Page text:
The top-paid NFL players earn more in a few years than most Americans do in a lifetime — Chiefs quarterback Patrick Mahomes, for example, is now pulling in $45 million a year with the richest contract in league history.
According to the Wall Street Journal, however, at least 15 percent of players wind up declaring bankruptcy within 12 years of retirement. Broke NFL players are so common, in fact, that the sports media is filled with tales of reckless investments, lavish purchases, outrageous partying, and other high-priced lifestyle choices gone bad.
Whether they’re sprinting down the field or speeding along the highway in expensive sports cars, NFL stars have a reputation for living life in the financial fast lane. However, plenty of athletic superstars actually live quite small. Here are some famous footballers who save their pennies, shun material excess, and plan for the future.
Last updated: Dec. 17, 2020
One of the most accomplished running backs in modern history, Seahawks great Marshawn Lynch went public this month with news that he’s considering coming out of retirement for the third time—but only if it’s to play for a Super Bowl contender. He certainly doesn’t need to do it for the money.
According to Business Insider, which reported on a radio interview involving the NFL Network’s Ian Rapoport, Lynch got in the habit of tucking away every dollar of his on-field salary starting when he was drafted in 2007. He lived off the millions he made from several lucrative endorsement deals and his Beast Mode clothing line and saved the rest.
“Marshawn Lynch has a lot of money,” Rapoport said. “He hasn’t spent a dime of his actual playing money… ever.”
That was a few years back, but if Lynch stuck to his plan, he has nearly $56.77 million in career earnings in the bank today.
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Minnesota Vikings quarterback Kirk Cousins has some good advice for his colleagues in the NFL. “You don’t know how long you’re going to play,” Cousins said in a 2016 interview with the Wall Street Journal. “You’ve got to save every dollar even though you are making a good salary.”
At the time of the interview, Cousins drove a 16-year-old GMC Savana van that used to belong to his grandparents.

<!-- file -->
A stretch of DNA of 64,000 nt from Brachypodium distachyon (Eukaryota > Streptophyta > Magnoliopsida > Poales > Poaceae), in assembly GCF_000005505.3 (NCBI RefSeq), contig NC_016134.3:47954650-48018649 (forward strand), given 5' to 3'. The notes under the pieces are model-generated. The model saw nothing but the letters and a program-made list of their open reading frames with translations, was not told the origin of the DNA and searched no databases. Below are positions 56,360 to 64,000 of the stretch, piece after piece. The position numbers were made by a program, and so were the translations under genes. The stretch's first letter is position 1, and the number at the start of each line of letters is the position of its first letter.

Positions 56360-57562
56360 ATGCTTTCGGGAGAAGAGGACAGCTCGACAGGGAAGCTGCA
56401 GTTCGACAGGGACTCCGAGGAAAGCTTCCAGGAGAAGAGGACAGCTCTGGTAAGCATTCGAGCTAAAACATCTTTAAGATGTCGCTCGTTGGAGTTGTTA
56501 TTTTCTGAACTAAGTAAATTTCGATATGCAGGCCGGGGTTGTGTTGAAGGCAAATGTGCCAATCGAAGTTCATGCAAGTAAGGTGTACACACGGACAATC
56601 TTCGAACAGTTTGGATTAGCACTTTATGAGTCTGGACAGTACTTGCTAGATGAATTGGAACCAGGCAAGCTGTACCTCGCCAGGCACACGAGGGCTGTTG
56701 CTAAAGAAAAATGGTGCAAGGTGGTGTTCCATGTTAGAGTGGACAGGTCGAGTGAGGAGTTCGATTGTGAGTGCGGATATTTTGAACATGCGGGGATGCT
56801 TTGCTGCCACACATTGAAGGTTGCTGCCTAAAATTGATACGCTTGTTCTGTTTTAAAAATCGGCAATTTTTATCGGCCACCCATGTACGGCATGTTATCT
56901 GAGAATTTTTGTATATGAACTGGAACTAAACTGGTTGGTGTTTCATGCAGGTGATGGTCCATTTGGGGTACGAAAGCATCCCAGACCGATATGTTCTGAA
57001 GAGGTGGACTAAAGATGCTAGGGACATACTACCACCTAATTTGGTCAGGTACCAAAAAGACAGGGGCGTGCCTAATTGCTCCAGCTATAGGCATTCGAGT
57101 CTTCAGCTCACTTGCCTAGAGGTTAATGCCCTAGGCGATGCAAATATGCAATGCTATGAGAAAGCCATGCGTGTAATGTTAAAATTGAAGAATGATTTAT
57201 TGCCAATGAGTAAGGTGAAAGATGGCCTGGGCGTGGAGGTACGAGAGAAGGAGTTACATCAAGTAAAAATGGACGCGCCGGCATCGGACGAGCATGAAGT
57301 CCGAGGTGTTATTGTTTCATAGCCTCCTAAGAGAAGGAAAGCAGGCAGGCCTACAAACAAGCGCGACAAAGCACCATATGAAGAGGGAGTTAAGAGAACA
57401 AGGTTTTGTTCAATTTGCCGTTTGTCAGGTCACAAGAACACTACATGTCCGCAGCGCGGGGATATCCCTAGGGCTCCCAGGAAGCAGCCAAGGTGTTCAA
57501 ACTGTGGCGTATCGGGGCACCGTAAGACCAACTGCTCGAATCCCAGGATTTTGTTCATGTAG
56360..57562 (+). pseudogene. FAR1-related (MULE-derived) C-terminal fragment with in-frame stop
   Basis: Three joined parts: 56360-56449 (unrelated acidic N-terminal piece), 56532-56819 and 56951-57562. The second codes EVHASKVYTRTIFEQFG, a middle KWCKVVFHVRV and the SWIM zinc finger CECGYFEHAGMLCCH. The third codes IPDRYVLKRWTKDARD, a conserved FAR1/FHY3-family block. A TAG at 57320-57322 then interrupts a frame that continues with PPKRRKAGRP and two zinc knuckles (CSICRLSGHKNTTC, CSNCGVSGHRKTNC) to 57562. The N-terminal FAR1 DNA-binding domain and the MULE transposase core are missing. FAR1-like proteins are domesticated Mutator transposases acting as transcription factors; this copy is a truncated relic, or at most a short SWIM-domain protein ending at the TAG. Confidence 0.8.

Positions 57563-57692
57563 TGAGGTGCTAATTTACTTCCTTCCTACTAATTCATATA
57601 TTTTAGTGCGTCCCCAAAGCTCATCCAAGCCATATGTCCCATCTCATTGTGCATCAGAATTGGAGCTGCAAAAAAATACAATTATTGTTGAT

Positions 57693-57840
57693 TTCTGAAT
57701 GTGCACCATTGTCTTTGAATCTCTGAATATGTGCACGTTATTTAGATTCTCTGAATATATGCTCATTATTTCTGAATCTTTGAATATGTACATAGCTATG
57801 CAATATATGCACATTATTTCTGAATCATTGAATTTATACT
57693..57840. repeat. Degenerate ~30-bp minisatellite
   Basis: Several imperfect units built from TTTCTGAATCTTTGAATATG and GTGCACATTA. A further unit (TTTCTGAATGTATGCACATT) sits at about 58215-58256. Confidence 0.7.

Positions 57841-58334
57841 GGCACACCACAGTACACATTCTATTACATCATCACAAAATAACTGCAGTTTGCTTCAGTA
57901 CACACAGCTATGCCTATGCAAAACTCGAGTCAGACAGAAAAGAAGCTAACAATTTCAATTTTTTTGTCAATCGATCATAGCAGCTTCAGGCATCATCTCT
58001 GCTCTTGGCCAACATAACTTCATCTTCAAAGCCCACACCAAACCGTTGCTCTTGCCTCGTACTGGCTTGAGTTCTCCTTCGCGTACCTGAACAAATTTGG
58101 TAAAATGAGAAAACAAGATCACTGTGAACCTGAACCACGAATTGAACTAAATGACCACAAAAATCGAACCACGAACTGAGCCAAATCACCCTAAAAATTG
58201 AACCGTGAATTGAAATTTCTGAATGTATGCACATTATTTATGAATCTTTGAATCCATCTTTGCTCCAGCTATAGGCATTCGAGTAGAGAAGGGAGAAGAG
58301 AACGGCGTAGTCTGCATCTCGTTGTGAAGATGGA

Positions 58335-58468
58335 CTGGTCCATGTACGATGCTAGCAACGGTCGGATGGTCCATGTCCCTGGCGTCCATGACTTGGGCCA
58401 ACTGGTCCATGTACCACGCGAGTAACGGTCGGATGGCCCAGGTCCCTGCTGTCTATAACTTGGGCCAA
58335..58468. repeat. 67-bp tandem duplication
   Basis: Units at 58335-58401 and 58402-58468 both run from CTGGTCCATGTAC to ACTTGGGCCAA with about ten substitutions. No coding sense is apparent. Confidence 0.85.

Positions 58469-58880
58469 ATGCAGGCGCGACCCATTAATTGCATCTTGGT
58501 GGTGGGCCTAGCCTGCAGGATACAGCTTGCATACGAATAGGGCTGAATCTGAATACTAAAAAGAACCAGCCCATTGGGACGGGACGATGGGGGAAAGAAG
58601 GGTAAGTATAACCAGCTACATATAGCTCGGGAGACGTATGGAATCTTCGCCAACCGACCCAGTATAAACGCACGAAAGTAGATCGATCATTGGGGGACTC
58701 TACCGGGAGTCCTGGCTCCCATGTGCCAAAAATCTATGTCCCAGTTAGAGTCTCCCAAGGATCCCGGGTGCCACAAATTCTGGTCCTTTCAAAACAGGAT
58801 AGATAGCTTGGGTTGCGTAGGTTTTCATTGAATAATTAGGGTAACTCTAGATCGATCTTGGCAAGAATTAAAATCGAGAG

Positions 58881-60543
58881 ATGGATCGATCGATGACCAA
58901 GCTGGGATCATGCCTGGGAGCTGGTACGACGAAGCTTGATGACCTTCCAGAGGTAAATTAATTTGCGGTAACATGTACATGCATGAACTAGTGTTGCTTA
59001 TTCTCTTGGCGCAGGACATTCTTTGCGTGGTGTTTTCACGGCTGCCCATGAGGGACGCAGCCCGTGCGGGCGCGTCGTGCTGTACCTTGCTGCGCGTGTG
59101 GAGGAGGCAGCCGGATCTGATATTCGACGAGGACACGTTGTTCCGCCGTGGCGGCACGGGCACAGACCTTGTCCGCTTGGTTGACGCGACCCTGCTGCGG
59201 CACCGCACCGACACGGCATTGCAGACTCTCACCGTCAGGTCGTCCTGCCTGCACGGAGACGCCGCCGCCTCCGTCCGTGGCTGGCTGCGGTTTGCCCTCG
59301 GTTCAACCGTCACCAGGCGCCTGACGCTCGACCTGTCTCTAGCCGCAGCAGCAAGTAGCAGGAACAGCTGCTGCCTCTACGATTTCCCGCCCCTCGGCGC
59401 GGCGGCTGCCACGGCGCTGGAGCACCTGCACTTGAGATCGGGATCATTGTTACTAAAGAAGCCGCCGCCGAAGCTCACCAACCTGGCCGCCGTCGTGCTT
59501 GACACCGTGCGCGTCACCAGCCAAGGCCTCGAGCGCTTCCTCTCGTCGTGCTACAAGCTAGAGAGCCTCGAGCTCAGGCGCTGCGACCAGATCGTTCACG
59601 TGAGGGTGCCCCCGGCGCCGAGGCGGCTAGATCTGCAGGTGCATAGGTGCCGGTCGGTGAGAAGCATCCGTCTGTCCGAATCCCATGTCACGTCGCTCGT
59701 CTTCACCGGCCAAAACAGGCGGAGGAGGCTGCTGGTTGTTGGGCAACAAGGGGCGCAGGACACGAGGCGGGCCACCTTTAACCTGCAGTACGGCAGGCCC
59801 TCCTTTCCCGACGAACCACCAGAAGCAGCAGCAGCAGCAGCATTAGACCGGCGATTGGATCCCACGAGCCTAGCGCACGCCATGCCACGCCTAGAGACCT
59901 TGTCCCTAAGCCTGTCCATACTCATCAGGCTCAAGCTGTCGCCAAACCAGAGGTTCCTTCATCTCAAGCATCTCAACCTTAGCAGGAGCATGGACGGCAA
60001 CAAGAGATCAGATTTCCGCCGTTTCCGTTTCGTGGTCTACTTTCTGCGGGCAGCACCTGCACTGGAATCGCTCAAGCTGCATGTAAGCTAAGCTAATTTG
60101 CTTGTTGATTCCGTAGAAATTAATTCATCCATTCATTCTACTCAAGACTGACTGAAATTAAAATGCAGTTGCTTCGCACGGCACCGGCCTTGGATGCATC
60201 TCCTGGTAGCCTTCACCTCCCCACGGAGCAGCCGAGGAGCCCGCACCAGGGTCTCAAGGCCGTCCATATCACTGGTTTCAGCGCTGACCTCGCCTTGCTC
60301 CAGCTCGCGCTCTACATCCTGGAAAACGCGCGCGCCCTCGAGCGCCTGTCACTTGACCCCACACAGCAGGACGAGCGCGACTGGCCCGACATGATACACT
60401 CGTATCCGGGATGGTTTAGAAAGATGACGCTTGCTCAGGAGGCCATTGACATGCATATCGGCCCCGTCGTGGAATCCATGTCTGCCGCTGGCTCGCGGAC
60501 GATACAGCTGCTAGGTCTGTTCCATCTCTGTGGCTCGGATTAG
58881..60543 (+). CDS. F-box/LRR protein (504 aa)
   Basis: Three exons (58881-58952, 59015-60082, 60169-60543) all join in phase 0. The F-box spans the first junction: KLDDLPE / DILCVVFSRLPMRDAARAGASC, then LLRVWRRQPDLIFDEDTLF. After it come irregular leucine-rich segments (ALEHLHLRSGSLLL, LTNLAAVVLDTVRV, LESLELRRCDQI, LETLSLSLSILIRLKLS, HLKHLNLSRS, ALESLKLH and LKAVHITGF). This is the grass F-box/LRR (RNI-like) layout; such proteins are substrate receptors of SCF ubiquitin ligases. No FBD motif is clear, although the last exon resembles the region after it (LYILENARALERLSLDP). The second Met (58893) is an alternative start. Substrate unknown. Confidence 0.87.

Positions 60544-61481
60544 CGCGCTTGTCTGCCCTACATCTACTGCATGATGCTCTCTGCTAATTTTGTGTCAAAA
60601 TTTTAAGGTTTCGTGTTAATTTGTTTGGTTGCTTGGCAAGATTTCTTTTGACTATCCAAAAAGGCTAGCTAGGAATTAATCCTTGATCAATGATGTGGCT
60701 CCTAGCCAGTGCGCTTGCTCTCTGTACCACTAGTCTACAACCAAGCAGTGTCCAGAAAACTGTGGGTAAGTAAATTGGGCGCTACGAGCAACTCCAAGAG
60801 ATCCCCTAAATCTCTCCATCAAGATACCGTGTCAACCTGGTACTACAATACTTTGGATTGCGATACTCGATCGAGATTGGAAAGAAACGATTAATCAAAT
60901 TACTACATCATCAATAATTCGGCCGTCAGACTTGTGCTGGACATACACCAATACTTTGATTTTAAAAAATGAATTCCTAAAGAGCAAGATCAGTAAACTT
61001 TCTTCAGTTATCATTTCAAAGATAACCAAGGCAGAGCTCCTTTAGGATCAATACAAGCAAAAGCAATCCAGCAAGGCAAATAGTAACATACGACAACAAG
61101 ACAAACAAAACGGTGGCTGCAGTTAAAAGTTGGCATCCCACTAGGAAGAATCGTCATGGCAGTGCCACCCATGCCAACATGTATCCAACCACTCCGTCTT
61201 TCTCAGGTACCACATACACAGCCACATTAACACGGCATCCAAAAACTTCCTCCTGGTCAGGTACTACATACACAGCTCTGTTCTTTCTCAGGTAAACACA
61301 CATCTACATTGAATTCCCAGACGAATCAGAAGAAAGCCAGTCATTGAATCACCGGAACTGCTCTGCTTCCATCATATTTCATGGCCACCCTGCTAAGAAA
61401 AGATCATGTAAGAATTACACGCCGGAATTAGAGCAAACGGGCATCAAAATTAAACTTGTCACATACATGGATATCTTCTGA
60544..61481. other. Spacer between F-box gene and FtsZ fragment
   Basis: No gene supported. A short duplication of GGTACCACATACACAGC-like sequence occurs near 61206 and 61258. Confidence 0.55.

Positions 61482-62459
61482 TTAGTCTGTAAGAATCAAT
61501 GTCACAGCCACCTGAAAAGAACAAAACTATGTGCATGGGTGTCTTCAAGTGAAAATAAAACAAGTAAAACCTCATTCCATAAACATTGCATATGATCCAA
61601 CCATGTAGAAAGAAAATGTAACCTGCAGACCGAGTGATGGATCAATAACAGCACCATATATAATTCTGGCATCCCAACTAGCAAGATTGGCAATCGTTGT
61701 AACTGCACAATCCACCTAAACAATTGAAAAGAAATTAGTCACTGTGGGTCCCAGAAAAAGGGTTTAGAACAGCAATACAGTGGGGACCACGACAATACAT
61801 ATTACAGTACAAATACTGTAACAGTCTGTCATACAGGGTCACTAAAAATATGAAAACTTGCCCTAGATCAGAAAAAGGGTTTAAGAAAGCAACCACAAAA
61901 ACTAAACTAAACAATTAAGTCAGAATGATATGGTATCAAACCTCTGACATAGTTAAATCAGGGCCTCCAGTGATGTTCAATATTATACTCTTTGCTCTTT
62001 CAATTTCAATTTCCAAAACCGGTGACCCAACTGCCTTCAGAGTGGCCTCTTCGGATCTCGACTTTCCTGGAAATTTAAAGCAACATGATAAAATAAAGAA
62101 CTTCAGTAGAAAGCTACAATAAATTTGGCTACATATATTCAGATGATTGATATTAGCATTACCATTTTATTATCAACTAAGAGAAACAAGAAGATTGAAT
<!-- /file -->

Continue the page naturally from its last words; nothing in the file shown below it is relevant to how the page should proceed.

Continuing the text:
“It’s better to buy appreciating assets than depreciating,” he told the Wall Street Journal. “No yachts, no sports cars.”
Not only did he opt against a typical NFL supercar, but he also steered clear of the classic celebrity mansion, choosing to live in an apartment with a roommate who happened to be an NFL lineman.
The duo apparently furnished the place with hand-me-down furniture and miscellaneous repurposed items they were given by teammates, including a bunch of fake trees.
When Rob Gronkowski retired in 2019, he walked away from his long and illustrious career with every penny of the $54 million he earned since being drafted in 2010. The famed Patriots tight end, of course, came out of retirement to follow his partner in Super Bowl rings Tom Brady to the Tampa Bay Bucs—but his frugal financial strategy never changed uniforms.
Aside from being an explosive, sure-handed touchdown machine, Gronk was famous for living off of his endorsement money and not touching a dollar of his outsized salary.
“I’d just say keep it simple,” Gronkowski told Business Insider in 2018. “Keep it easy, and I’d say keep it simple. Get what you need to be comfortable, save the extra.”
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Former Detroit Lions safety Glover Quin retired in 2019, but his notoriously cheap habits are a legend for the ages.
According to ESPN, however, “cheap” is a synonym for “smart” in Quin’s eyes.
For years, Quin still drove the same Yukon Denali he owned when he was drafted in 2009. It’s all part of his 30/70 plan. In his playing years, Quin and his family lived off just 30 percent of his salary. For his first three years in the league, that was $6,000 a month. The rest he invested in stable, publicly-traded blue-chip stocks.
The trick is discipline and refusal to deviate.
“I like to call it tunnel vision,” Quin told ESPN. “It’s not good to have tunnel vision on the field, because you need to know what’s going on around you, but when you’re in life, especially in this field, you need to have tunnel vision, because you see so many guys around you buying cars, buying jewelry, doing this, spending money, talking about the money that they spend.”
Like Glover Quin, former Green Bay Packers wide receiver Jordy Nelson left the game in 2019. Also like Quin, Nelson’s legendary thriftiness still lives on.
While calling into the Dan Le Batard radio show, Nelson recounted his childhood growing up on a farm in Kansas. Raised to perform difficult and tedious agricultural labor for his family, Nelson credited his upbringing for his NFL work ethic. He also admitted to a history of frugality.
“I am extremely cheap,” he told the hosts when they asked about his reputation as a penny pincher.
Nelson told the hosts about a habit he had of staying in his hotel room and eating NFL-provided snacks, so he could keep the per diem money he and his teammates receive to dine on the road.
The flabbergasted host said, “Wait a minute, Nelson, you’ve got a $39 million contract that came with, like, a $12 million bonus. You’re hoarding the per diem so that you can just have the team snack?”
“Yeah,” the famously frugal celebrity responded.